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All-star pole vaulter Isinbayeva to pass up watching 2016 Rio field and track competitions

July 27, 2016, 17:40 UTC+3 MOSCOW

"I will be undoubtedly following the developments at the Olympic Games, except for track and field competitions," Isinbayeva said in an interview with TASS

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Yelena Isinbayeva

Yelena Isinbayeva

© Mikhail Metzel/TASS

MOSCOW, July 27. /TASS/. Russia’s pole vault queen Yelena Isinbayeva told TASS on Wednesday she was anxious to see how the upcoming 2016 Summer Olympics in Brazil would be unfolding, but would abstain from watching track and field competitions.

"I will be undoubtedly following the developments at the Olympic Games, except for track and field competitions," Isinbayeva said in an interview with TASS.

"I will root for the entire national team since the recent antagonism has banded us all together," the two-time Olympic champion, who has been barred from the 2016 Rio Olympics by IAAF’s decision, added.

Isinbayeva has wished all Russian athletes, who are going to Rio 2016 against all the odds, a stunning Olympic performance.

"Today we are dealing with lawlessness, injustice and willfulness of certain people in world sport who do what they like," Isinbayeva, who could not hold her tears back, told Russian President Vladimir Putin at a meeting on Wednesday. At the start of her speech, the pole vault queen covered her face with her hands in a bid to hide her emotions.

Isinbayeva wished all Russian athletes who are going to compete in Rio to do their best to show their true worth. "Let all pseudo clean foreign athletes understand that all this is a mug’s game," Isinbayeva said.

"We believe in you. I wish you good luck, success and confidence in your own abilities. Let your performance make the world shudder so that the Russian national anthem sounds constantly at sport arenas in Rio," Isinbayeva told her fellow athletes.

Isinbayeva noted that Russian track-and-field athletes had fallen victim to gross and impudent treatment. Many athletes have trained for the Olympics for years but now they are deprived of their dream and goal, which used to motivate them before. "We are paying for the mistakes of less responsible athletes, the ones who broke the rules. Today, we are bearing collective responsibility for their actions," the two-time Olympic champion said.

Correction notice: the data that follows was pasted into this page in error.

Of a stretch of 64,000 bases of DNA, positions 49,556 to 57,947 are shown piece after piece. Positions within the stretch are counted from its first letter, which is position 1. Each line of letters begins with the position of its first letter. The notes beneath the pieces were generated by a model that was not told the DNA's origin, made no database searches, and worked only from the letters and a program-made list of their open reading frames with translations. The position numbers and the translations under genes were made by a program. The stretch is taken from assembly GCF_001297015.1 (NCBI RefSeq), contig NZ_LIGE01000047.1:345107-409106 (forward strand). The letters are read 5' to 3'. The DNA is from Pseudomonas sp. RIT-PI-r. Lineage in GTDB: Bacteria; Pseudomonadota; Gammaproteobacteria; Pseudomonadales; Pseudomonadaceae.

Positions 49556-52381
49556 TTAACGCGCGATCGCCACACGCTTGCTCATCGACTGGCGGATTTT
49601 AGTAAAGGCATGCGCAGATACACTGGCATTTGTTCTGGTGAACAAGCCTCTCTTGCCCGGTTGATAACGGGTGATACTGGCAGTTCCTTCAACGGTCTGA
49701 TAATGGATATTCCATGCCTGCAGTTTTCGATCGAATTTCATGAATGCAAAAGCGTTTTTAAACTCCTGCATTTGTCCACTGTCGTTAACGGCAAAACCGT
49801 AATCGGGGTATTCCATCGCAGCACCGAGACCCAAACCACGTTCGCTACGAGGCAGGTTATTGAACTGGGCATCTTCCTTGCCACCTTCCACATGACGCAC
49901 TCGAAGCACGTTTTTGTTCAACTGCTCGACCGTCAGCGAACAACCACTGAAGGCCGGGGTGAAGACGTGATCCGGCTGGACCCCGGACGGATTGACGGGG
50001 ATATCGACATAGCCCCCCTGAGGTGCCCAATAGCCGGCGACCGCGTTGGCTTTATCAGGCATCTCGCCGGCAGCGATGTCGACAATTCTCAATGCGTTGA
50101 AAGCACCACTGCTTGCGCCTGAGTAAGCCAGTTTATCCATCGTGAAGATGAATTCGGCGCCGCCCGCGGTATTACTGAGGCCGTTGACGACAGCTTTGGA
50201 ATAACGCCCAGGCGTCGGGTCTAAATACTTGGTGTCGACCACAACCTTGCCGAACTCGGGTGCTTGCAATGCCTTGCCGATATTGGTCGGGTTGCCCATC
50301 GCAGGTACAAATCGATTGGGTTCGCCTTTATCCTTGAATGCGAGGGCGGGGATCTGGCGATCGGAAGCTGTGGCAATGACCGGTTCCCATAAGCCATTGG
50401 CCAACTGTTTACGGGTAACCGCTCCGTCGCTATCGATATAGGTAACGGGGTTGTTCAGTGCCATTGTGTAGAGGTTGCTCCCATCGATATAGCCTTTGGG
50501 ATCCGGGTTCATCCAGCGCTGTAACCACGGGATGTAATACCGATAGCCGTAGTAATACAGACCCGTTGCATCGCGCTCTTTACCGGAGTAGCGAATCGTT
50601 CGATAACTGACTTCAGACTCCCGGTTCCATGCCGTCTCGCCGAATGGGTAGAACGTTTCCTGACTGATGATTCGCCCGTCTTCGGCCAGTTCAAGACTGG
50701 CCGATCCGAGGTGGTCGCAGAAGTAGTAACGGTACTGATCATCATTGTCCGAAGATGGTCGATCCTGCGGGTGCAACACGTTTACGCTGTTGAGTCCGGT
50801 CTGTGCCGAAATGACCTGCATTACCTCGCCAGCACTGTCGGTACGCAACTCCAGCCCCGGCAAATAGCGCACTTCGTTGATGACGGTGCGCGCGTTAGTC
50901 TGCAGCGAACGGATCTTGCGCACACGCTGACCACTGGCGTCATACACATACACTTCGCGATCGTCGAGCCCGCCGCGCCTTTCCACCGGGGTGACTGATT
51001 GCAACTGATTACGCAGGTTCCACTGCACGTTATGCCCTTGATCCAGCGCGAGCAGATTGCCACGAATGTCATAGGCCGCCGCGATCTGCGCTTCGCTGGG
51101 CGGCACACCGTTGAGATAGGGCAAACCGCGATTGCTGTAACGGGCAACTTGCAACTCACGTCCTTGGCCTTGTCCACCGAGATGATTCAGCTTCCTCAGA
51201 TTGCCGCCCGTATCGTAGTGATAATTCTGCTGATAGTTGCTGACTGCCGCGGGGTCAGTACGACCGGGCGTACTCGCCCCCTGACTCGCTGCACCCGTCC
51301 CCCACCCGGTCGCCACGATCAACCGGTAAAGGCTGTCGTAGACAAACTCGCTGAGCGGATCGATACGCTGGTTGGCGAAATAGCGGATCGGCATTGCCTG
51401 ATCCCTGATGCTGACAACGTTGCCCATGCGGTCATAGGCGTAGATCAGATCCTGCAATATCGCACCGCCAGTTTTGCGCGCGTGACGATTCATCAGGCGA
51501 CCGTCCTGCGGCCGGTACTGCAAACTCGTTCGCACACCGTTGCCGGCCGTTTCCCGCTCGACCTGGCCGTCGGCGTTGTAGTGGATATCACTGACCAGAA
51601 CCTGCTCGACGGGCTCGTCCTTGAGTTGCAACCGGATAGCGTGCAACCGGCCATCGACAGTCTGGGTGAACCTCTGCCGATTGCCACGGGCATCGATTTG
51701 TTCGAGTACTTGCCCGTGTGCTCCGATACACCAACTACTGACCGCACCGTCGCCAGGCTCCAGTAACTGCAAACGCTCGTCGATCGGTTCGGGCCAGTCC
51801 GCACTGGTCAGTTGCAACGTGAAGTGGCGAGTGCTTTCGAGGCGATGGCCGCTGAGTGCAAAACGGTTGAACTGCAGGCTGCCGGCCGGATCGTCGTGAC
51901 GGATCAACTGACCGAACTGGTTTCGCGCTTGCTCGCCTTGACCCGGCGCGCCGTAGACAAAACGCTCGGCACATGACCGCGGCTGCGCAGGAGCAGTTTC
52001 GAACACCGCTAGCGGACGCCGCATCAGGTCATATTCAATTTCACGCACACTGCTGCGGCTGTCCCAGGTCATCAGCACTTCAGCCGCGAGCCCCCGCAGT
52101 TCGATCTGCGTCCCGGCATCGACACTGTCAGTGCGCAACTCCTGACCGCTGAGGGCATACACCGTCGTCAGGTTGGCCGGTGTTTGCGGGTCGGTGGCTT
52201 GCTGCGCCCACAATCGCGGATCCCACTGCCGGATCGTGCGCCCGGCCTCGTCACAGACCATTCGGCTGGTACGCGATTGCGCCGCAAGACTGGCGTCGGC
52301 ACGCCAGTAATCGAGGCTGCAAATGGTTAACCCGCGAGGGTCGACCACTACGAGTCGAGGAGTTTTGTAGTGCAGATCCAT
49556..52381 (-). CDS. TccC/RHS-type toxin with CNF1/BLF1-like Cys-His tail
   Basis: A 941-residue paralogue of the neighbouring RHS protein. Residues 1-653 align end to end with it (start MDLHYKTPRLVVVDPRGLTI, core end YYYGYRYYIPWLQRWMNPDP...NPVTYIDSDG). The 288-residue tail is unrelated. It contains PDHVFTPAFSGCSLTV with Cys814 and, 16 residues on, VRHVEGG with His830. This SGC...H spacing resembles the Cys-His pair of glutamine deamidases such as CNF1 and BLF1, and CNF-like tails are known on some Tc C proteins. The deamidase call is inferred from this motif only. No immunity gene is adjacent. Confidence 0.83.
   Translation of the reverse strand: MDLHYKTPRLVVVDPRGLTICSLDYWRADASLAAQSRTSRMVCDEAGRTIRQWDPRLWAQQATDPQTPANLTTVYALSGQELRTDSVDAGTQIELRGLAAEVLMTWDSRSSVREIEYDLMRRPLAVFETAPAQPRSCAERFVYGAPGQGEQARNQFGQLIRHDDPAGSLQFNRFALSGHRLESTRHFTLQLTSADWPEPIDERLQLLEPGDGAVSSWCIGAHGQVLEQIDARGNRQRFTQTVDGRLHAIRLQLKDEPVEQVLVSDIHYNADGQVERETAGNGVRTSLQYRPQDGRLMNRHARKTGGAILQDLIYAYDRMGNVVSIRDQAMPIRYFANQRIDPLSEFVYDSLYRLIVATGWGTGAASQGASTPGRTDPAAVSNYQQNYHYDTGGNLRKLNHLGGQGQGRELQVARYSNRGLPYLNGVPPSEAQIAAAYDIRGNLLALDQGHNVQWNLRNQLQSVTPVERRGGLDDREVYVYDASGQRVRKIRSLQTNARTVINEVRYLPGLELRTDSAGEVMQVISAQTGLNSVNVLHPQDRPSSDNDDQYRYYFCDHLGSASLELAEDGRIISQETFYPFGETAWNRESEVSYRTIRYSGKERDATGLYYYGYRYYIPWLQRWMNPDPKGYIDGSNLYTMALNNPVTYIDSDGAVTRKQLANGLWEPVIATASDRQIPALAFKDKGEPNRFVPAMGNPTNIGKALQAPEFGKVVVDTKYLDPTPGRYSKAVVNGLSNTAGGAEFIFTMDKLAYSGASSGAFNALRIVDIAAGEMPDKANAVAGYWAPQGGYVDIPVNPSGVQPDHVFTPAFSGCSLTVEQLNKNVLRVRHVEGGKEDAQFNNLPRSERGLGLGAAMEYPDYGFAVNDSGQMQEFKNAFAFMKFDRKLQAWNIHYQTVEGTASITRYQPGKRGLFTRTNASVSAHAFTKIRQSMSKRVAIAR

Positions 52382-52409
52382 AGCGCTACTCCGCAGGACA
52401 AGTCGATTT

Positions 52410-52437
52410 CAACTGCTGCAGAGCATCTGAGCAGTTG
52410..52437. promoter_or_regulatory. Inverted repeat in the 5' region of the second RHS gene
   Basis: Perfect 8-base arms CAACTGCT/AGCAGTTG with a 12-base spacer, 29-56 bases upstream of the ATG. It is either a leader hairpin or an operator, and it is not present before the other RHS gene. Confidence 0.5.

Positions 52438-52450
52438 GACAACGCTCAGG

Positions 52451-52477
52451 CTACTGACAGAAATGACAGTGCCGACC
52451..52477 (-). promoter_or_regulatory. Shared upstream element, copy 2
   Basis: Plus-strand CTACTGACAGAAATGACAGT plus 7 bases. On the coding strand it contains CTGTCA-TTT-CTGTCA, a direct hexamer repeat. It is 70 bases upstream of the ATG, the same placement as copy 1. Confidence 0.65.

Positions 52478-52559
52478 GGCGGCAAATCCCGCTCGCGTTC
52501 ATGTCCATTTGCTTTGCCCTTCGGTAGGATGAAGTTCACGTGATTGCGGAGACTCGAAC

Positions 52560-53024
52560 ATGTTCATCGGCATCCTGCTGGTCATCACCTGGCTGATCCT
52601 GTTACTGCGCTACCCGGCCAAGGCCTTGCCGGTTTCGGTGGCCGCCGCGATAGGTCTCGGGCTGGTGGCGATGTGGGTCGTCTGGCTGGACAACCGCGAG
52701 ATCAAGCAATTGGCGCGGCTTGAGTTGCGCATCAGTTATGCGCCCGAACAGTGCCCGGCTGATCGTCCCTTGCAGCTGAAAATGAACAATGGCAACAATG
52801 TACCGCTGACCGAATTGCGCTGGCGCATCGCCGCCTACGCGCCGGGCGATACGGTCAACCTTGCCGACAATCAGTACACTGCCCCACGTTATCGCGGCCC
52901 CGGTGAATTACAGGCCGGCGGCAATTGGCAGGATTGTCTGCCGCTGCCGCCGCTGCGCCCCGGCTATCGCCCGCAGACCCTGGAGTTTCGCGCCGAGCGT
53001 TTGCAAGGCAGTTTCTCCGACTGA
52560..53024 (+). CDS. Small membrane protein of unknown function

Isinbayeva asked Putin to protect Russian athletes from lawlessness. "We believe in you and we love you very much. Thank you for your support. We should punish everybody who has a hand in all this," Isinbayeva told Putin.

Isinbayeva, a triple world champion (2005, 2007 and 2013) having set a total of 28 world records, is currently considered the greatest female pole-vaulter of all time.

She was the first woman ever to clear the five-meter height jump having achieved the result in 2005. Her current outdoor record of 5.06 meters, set in August of 2009 in Zurich, remains unsurpassed. Her indoor world record of 5.01 meters, set in Stockholm in February 2012, remained unbeaten for over a year, when in March of 2013 US pole-vaulter, Jenn Suhr broke it with a 5.02-meter record to become the second female athlete to ever clear the five-meter mark.

The IAAF named Isinbayeva the Female Athlete of the Year in 2004, 2005 and 2008. In all, she has been champion on nine major occasions, which include champion titles at the Olympics, World Outdoor and Indoor, as well as European Outdoor and Indoor competitions.

On June 17, the IAAF Council ruled it was still too early to restore ARAF’s (All-Russia Athletics Federation) membership in the international organization subsequently extending the suspension of Russian athletes from all international tournaments, including the 2016 Olympic Games.

Late last month the IAAF announced that it had amended the organization’s regulations in order to allow field and track athletes from Russia to submit individual applications for international tournaments.

The world’s governing body of athletics, however, emphasized that Russians, admitted to competitions on an individual basis, would be unable to perform as part of the national team and would participate only under a neutral flag.

Earlier this month, IAAF’s anti-doping department rejected personal applications from all Russian athletes to participate in international competitions, including the Olympic Games in Rio de Janeiro, except for long jumper, Darya Klishina.

Last Thursday, the Court of Arbitration for Sport (CAS) turned down an appeal from the Russian Olympic Committee (ROC) and 68 national athletes filed against the International Association of Athletics Federations (IAAF), thus closing the doors on Russian field and track athletes to the 2016 Summer Olympic Games in Brazil.

IOC President Thomas Bach announced on Sunday that Russian athletes, with the exception of field and track competitors, were allowed to participate in the 2016 Summer Olympics based on individual approval of each respective international sports federation or association.

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